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Honda's pitch: She's pretty in pink

Honda's new 'car for women'

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    Honda's new 'car for women'

Honda's new 'car for women' 02:07

Story highlights

  • Honda releases new model of Honda Fit: 'She's'
  • It has pink stitching in seats, windshield that blocks ultraviolet rays
  • Marketing of a car to women was tried in the 1950s
  • In 2000, Ford teamed with Maytag to pitch minivan with washing machine, microwave

Japanese car makers are grappling with sluggish demand at home and abroad as well as a strong yen.

So perhaps it's not a big surprise that one corporate titan is now trying an age-old marketing ploy aimed at female drivers.

Honda has released a new model of the Honda Fit, interestingly named "She's."

Some of it might sound like an idea straight from the 1950s -- a car made for women -- complete with numerous pink features, as well as a windshield and air conditioning that claims to help a woman's sensitive skin.

In fact, the idea of marketing a car to women was tried in the 1950s.

Dodge's La Femme featured space for a woman's lipstick and purse. It too came in pink -- but faded fast, lasting only from 1955 to 1956.

Back in 2000, Ford teamed up with Maytag, pitching a minivan complete with a washing machine and microwave.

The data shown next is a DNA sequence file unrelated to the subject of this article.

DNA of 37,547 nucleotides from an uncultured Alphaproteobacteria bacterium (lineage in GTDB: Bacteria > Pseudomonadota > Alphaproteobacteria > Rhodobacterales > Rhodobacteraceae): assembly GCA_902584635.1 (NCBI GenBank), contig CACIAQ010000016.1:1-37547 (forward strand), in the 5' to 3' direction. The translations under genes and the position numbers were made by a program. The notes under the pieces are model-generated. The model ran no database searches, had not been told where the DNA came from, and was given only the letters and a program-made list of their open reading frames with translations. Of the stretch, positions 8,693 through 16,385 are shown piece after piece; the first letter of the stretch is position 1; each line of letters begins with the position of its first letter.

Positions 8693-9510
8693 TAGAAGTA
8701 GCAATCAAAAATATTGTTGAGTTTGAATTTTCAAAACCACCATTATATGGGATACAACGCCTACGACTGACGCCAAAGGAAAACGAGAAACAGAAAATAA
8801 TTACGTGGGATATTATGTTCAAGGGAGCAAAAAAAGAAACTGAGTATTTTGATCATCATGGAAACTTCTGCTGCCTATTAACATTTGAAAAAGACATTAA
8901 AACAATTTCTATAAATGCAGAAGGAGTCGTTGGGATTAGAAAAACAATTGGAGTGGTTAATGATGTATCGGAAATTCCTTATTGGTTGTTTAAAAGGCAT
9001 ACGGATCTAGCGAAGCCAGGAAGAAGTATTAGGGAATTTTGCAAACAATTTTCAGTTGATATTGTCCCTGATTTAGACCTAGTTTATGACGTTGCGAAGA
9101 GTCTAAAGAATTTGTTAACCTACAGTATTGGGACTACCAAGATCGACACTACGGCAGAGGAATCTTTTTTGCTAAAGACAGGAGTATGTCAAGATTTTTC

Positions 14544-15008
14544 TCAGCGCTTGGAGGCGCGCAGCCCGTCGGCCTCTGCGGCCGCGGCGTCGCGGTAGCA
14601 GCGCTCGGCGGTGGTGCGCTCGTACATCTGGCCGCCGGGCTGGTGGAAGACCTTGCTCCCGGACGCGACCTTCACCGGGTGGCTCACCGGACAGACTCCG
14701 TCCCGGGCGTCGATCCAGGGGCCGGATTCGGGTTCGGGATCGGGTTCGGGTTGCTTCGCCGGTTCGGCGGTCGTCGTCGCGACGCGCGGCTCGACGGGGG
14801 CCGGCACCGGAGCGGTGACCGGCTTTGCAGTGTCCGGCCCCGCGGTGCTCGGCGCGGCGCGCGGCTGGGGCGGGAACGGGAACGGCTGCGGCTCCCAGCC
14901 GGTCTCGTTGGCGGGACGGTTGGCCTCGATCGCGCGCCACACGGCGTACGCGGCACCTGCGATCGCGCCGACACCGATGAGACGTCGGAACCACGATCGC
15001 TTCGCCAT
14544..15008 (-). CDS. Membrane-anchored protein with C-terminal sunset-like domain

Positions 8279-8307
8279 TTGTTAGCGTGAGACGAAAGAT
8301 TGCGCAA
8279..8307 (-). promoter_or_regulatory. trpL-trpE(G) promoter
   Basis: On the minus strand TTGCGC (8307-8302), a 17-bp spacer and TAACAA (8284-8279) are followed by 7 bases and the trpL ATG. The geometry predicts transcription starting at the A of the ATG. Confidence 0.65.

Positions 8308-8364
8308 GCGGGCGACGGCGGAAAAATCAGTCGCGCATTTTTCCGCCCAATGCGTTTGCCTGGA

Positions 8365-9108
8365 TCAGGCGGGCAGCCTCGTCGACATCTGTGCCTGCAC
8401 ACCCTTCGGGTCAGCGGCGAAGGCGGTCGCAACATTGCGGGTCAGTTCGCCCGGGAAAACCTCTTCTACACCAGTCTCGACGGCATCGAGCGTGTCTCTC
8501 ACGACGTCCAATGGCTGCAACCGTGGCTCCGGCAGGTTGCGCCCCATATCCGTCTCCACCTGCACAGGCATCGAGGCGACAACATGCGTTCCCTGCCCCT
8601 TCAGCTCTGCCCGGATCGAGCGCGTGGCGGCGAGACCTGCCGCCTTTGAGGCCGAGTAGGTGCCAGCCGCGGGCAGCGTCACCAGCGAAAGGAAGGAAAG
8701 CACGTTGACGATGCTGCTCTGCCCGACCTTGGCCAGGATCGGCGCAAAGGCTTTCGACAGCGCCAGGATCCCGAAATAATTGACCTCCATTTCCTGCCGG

The "soccer moms" never put it to the test though, as the Windstar Solutions never cruised past the concept stage.

"She's" sticking to a fairly predictable road with pink stitching in the seats, pink tweaks in the dashboard and a windshield that the company says blocks more ultraviolet rays.

Honda also adds, the "plasma cluster" air conditioning helps prevent dry skin.

(When we asked about the perhaps more grammatically correct 'Hers,' we were told that the former apparently sounded better.)

If you don't care for pink, there's white or brown as well.

And when we asked if a Honda executive really did tell a Japanese newspaper that the colors are meant to "match a woman's eye shadow," we're told yes -- with no tinge of regret that some women might find such a comment offensive.

We also posed the question to She's designer: Essentially, was she concerned about offending some women with such a product?

We were told people have different tastes. And in Japan, there is also a strong culture of all things cute -- or "kawaii."

They are not wrong.

Kawaii is the one word we heard nearly every time we showed the car's brochure to women on the streets of Tokyo.

But of course what is more crucial to any car's success are its sales.

And when it comes to that, Honda without giving a precise number says so far "She's" exceeding their expectations.

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